Due to its color border, the card is highly susceptible to chipping. The card has a PSA Population of 436 of which no submission has ever received a PSA Gem Mint 10 rating. Three others have been deemed PSA Mint 9, while 72 more have been labeled PSA Near Mint-Mint 8. This ranks as his second most heavily weighted card (5.00).
PSA Very Good 3: $19.99
PSA Excellent 5: $20.16
PSA Near Mint-Mint 8: $125.26
The 1965 Philadelphia Football set boasts 198 cards, each measuring 2-1/2″ wide by 3-1/2″ high. The card fronts offer a simple portrait photo of the player along with his name, team name and position inside a black box along the bottom, with the NFL logo in red-white-and-blue situated at the lower right corner. Tarkenton’s white-bordered card, which shows him dropping back for a pass during the team’s photo day, has a PSA Population of 333 of which not a single submission has ever been graded PSA Gem Mint 10. Twelve others have been deemed PSA Mint 9 (APR price: $536.50), while 125 more examples have been graded in PSA Near Mint-Mint 8 condition.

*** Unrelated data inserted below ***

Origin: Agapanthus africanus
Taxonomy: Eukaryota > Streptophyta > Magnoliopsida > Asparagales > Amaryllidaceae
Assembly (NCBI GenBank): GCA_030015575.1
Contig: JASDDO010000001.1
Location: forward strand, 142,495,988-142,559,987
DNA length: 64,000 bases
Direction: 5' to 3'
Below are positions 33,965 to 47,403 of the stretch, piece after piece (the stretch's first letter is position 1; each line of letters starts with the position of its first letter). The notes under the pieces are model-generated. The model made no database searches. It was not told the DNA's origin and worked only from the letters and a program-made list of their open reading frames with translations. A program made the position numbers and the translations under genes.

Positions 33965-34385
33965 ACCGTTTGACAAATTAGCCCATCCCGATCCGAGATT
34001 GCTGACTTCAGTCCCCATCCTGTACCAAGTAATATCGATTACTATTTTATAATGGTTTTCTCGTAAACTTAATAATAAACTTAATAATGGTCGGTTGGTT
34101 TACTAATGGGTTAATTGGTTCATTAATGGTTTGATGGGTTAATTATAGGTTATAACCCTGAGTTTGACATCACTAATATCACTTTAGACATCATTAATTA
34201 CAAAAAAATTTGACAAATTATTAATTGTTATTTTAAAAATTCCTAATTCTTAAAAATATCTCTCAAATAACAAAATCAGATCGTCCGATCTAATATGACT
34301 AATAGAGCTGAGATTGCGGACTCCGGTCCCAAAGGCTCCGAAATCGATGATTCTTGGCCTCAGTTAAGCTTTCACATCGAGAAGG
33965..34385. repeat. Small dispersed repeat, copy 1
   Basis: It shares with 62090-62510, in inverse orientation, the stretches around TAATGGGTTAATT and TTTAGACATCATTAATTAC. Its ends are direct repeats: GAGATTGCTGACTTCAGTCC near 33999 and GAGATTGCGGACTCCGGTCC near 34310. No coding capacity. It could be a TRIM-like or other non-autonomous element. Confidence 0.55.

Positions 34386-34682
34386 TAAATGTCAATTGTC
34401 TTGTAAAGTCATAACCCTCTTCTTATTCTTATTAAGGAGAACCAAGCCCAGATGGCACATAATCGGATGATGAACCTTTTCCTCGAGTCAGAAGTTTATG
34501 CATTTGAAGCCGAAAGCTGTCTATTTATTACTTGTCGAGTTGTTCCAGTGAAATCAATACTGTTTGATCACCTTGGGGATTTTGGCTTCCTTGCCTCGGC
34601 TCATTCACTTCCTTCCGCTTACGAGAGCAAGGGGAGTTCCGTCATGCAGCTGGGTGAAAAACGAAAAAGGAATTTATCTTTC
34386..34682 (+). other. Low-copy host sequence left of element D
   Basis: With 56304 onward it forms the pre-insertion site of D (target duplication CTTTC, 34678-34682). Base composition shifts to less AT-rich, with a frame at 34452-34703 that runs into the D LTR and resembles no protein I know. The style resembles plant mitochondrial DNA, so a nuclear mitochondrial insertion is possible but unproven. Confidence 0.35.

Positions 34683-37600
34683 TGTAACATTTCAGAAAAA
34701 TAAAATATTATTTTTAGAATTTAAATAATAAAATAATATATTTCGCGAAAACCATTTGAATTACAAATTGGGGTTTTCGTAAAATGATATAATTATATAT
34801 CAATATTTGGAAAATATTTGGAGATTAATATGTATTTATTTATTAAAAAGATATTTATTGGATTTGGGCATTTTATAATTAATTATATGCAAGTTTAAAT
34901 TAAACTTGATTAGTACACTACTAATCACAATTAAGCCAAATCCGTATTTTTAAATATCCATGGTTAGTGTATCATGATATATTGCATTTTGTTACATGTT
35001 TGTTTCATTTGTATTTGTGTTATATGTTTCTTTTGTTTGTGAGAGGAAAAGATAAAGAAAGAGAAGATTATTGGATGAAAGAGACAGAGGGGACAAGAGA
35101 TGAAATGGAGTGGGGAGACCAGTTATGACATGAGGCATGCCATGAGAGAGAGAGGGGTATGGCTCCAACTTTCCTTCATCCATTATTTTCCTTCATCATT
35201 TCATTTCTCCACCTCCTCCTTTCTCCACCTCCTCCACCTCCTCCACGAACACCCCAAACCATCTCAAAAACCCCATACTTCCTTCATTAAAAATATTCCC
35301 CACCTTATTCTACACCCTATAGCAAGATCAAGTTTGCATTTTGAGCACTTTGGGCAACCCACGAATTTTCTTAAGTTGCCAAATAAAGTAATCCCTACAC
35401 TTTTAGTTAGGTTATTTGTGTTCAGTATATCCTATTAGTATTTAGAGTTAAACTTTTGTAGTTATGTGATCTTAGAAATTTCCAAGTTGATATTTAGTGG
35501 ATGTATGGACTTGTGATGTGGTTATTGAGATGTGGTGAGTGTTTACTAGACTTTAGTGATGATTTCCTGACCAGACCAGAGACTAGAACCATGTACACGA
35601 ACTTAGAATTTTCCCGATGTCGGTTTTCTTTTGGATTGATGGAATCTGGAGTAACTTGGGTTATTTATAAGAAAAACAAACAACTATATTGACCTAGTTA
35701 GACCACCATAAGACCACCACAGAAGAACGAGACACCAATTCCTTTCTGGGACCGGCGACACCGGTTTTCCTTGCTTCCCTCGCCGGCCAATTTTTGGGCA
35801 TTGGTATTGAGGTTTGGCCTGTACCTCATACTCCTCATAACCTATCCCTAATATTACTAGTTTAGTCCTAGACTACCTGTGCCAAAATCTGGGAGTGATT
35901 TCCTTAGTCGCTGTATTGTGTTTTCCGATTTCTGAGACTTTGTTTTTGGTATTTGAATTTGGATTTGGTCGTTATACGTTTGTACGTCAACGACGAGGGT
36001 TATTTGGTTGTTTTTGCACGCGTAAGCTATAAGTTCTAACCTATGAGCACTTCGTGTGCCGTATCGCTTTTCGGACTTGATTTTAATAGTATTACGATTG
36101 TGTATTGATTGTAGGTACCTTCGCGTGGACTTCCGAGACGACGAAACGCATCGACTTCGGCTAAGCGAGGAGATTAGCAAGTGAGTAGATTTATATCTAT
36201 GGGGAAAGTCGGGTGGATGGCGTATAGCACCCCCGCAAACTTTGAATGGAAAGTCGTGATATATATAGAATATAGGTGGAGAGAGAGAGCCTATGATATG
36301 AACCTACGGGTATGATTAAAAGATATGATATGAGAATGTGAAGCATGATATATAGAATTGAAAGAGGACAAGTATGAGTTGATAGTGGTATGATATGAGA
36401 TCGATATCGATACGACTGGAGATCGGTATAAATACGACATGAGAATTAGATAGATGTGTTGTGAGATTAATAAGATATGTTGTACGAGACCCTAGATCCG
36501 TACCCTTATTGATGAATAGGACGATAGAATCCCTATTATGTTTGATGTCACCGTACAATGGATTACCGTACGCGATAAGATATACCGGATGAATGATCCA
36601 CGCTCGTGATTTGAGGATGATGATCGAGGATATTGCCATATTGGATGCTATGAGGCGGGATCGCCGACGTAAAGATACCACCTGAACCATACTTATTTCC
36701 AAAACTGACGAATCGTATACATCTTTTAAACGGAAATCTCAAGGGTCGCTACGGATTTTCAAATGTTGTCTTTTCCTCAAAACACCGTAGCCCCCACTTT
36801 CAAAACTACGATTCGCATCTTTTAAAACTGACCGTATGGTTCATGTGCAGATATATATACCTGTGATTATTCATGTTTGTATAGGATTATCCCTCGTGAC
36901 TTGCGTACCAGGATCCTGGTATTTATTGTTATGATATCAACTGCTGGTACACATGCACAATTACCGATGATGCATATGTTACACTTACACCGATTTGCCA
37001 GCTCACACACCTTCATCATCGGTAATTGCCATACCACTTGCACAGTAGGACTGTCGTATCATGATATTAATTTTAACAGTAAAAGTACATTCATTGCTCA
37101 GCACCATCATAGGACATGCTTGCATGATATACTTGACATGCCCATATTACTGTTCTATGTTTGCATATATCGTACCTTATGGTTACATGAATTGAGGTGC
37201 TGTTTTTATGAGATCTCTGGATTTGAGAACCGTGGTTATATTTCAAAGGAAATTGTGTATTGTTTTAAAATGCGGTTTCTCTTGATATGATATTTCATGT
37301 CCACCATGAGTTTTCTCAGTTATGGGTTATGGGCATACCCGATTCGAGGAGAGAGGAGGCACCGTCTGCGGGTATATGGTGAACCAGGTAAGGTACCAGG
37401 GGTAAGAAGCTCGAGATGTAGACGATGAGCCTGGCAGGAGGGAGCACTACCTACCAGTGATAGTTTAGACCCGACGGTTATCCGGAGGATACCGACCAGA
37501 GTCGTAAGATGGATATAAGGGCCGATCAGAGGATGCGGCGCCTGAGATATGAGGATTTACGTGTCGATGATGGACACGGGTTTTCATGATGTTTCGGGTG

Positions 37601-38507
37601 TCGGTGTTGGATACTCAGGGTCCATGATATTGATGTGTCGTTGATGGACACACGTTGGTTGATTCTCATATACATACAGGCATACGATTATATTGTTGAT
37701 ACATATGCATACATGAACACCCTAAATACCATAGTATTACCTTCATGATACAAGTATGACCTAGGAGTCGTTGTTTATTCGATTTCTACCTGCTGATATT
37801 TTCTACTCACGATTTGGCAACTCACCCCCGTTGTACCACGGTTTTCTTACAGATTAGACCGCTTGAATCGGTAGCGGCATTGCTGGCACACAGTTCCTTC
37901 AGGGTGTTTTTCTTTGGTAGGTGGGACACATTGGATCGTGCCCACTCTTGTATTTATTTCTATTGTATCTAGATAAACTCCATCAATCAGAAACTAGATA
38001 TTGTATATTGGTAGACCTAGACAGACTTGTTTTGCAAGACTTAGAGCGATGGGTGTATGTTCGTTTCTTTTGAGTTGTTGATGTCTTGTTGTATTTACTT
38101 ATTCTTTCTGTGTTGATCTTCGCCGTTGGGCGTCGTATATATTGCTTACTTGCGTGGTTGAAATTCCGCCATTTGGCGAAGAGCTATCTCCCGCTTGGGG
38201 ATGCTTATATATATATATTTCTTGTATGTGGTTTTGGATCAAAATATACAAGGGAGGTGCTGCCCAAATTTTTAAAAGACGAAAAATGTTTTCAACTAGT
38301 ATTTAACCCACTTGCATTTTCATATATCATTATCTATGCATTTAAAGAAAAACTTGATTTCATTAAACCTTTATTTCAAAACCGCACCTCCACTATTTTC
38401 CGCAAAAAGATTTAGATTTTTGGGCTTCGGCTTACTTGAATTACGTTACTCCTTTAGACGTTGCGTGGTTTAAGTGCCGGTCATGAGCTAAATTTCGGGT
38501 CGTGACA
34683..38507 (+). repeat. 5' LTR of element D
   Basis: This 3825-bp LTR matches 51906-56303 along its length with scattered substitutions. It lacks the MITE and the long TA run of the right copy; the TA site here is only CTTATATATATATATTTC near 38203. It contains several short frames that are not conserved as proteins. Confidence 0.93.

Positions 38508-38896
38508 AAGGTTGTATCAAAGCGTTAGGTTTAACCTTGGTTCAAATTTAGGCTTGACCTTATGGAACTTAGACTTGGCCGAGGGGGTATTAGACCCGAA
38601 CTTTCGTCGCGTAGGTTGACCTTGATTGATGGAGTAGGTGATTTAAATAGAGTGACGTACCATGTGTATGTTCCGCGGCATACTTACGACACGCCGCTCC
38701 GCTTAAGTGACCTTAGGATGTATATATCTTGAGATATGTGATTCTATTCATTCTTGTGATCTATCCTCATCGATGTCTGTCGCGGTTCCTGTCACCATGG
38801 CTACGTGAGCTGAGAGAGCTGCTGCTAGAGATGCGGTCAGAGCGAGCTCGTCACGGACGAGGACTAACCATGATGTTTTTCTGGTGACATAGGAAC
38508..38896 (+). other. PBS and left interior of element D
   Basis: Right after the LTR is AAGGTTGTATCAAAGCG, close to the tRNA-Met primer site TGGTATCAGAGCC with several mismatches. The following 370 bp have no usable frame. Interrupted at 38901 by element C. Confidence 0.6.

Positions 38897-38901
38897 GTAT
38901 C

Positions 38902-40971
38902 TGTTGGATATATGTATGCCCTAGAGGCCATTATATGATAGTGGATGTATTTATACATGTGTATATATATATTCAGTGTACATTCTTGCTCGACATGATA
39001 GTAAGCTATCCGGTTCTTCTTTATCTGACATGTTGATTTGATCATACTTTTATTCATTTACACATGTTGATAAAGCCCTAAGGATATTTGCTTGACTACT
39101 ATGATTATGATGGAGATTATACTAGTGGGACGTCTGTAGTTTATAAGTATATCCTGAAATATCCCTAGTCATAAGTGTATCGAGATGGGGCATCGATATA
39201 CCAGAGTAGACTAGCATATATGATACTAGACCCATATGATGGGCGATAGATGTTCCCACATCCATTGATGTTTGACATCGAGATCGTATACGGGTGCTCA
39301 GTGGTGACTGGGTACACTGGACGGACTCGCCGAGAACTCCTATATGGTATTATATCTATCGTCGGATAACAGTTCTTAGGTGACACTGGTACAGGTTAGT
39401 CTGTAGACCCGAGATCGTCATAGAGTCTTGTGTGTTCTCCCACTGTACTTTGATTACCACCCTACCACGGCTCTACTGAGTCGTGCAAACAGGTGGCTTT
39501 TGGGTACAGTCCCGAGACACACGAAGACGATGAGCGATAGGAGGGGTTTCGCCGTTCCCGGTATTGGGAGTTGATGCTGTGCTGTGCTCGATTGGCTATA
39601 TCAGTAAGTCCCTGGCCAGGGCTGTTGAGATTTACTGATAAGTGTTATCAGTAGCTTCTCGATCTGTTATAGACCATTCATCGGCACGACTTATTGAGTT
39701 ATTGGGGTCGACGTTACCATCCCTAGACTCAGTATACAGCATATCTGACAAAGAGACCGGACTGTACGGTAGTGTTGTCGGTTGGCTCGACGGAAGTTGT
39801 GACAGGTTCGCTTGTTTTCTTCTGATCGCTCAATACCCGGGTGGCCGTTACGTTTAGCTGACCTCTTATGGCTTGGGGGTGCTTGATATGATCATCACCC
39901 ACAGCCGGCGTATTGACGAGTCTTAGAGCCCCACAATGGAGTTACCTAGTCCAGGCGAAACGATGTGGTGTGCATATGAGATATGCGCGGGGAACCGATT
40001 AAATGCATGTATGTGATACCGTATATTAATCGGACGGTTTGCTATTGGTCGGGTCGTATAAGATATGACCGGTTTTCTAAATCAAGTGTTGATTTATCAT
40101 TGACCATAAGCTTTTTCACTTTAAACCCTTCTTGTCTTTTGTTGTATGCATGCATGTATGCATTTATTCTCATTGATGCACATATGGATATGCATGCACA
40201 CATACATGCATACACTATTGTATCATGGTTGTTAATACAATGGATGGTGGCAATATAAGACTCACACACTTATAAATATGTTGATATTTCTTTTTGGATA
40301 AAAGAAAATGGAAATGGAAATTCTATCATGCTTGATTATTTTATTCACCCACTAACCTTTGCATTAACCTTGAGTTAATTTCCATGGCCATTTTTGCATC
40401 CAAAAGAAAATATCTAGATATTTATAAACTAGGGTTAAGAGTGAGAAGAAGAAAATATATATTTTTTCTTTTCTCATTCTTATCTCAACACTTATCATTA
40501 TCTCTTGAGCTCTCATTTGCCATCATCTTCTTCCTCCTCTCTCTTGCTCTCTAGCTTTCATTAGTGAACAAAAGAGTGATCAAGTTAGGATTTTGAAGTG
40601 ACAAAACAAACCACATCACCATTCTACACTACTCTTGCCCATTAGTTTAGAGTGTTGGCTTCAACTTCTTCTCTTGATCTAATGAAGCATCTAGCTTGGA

As always, its white borders pose a hurdle in obtaining a high grade. This ranks as his third most heavily weighted card (3.00).
PSA Very Good-Excellent 4: $11.70
PSA Excellent-Mint 6: $13.48
PSA Near Mint-Mint 8: $65.34
The 1966 Philadelphia Football set consists of 198 cards, each measuring 2-1/2″ wide by 3-1/2” tall. The cards feature bright colored inner border designs and Tarkenton’s #114 is no exception with a hot pink presentation near the top that showcases his name, team and position. The NFL logo completes the design at the top left. It features a portrait-like photo showing the helmetless QB gripping a football, peering down field for a receiver. Its white border always presents a challenge with finding perfect centering. Tarkenton’s fifth-year card is considered one of the set’s anchors along with Johnny Unitas (#24), Bart Starr (#88) and the rookie card issues of Bears standouts Dick Butkus (#31) and Gale Sayers (#38).